Bloomberg News

U.K. House Prices May Rise Modestly in 2013, Acadametrics Says

January 10, 2013

U.K. house prices stagnated in December and may record a modest increase in 2013, Acadametrics Ltd. said.

The average price of a home in England and Wales was 227,026 pounds ($366,000) last month, Acadametrics and LSL Property Services Plc (LSL) said in a monthly report published in London today. From a year earlier, values rose 3.2 percent.

U.K. credit conditions have eased and mortgage approvals have risen in a sign the Bank of England’s new credit program may be starting to have an impact. While Acadametrics said 2013 may be a “slightly easier year for mortgage lenders,” it noted that the strength of the economic recovery remains a key factor.

“Much depends on what happens in the macro economy, but from a housing-market perspective and for the moment at least we end 2012 on a positive note, with the general consensus that 2013 will build on that,” said Acadametrics Chairman Peter Williams. “Of course all of this is at a national level. The picture is far less rosy at the regional and local level.”

Acadametrics’s cautious outlook tallies with that of mortgage lender Halifax, which said on Jan. 7 that house prices will probably remain little changed in 2013. Nationwide Building Society said that prices may decline “modestly.”

Acadametrics estimates that there were about 657,000 housing transactions in 2012, compared with 661,165 the previous year. That’s 63 percent of the long-term average from 1995 to 2011, indicating the market “is still operating below its potential, largely due to the difficulties being faced by would- be purchasers in obtaining mortgage finance.”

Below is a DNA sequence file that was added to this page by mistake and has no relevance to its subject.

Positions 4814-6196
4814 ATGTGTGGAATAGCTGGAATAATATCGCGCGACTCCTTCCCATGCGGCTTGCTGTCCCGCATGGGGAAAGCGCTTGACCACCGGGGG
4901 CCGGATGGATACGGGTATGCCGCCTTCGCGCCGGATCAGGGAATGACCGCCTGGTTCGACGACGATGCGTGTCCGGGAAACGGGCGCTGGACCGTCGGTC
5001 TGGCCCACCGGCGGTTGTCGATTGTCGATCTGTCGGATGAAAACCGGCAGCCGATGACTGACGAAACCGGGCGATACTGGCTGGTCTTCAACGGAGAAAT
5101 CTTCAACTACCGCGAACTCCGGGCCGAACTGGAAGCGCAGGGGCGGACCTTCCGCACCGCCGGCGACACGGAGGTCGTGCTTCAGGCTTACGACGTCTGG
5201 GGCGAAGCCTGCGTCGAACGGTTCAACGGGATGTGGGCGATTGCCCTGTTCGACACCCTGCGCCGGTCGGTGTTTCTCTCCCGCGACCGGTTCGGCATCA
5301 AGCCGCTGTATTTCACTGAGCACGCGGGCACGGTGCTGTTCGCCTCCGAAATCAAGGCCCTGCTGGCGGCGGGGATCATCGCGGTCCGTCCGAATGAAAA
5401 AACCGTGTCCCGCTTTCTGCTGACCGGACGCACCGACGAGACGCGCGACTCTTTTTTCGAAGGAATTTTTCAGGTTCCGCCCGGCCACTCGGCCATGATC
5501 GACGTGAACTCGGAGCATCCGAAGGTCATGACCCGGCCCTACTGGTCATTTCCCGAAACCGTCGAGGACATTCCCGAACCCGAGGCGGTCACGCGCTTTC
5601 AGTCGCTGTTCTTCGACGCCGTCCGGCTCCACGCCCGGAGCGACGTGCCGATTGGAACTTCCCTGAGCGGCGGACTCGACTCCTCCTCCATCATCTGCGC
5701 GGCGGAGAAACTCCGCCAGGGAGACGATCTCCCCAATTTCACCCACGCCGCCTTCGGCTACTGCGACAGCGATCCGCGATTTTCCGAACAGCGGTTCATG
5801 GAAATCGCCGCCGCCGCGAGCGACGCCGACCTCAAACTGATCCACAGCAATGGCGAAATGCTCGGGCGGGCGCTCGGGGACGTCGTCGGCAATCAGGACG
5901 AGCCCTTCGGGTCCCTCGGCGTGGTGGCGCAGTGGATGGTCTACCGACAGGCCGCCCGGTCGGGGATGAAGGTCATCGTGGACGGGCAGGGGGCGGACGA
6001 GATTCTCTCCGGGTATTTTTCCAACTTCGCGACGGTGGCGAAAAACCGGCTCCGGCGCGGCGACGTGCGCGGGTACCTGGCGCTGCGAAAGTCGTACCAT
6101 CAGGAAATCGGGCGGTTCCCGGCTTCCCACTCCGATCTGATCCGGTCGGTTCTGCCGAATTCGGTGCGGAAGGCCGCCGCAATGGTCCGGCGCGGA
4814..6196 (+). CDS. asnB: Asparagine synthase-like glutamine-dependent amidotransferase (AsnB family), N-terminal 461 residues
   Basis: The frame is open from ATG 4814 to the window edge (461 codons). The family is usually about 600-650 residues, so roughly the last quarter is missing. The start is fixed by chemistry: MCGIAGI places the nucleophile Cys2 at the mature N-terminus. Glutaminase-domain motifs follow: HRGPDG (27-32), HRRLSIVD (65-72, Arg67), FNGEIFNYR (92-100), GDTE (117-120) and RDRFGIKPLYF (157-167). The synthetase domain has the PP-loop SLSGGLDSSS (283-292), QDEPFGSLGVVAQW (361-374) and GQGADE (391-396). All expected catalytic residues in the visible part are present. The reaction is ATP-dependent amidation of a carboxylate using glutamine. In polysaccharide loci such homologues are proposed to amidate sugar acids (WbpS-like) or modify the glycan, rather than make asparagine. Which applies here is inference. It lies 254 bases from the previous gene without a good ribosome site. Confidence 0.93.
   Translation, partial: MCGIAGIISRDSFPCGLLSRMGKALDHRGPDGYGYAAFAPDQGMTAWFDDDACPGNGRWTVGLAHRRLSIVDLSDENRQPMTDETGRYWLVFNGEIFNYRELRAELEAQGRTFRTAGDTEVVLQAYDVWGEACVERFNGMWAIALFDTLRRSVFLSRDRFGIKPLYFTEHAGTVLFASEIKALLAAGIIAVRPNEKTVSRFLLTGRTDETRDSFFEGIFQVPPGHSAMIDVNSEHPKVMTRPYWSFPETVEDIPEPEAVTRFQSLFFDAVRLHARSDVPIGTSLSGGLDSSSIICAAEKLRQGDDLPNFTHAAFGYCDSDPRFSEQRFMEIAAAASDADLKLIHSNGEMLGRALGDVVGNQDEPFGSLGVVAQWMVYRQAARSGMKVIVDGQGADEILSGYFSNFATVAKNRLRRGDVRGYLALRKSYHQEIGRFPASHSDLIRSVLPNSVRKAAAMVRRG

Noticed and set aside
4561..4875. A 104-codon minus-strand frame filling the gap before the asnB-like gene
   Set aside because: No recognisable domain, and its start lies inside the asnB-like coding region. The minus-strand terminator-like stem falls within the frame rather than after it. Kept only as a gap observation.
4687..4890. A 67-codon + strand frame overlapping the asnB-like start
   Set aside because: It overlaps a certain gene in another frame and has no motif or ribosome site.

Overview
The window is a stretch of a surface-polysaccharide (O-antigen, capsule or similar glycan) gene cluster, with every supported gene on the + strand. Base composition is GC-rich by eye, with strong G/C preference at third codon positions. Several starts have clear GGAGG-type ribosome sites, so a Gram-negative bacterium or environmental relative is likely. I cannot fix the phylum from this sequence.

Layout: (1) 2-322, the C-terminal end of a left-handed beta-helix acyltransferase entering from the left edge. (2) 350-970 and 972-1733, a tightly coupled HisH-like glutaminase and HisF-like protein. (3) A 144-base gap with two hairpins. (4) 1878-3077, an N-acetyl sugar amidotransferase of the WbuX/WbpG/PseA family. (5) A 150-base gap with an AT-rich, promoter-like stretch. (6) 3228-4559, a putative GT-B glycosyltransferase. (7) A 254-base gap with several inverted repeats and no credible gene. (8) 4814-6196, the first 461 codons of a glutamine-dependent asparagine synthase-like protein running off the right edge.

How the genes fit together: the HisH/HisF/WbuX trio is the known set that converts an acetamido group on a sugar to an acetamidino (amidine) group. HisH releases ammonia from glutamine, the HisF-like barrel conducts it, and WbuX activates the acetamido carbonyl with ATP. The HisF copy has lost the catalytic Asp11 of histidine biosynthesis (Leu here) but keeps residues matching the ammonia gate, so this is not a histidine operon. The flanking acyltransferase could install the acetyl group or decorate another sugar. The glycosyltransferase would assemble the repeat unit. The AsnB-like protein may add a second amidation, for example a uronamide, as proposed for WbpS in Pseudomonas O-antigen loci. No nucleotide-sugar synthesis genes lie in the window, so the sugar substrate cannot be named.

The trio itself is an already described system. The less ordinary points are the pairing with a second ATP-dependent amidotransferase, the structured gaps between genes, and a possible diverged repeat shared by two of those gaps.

Out of the 10 regions tracked by Acadametrics and LSL, eight posted increases in the three months through December from the same period a year earlier and two declined, according to the report. London led the gain, with values up 9.9 percent.

“By boosting the national average house price, London disguises the weak state of the housing market in northern areas,” said David Newnes, director of LSL. “If the capital is stripped from the figures, the average increase in house prices during 2012 falls dramatically from 3.2 percent to 1.4 percent - - well below the rate of inflation.”

To contact the reporter on this story: Fergal O’Brien in London at fobrien@bloomberg.net

To contact the editor responsible for this story: Craig Stirling at cstirling1@bloomberg.net


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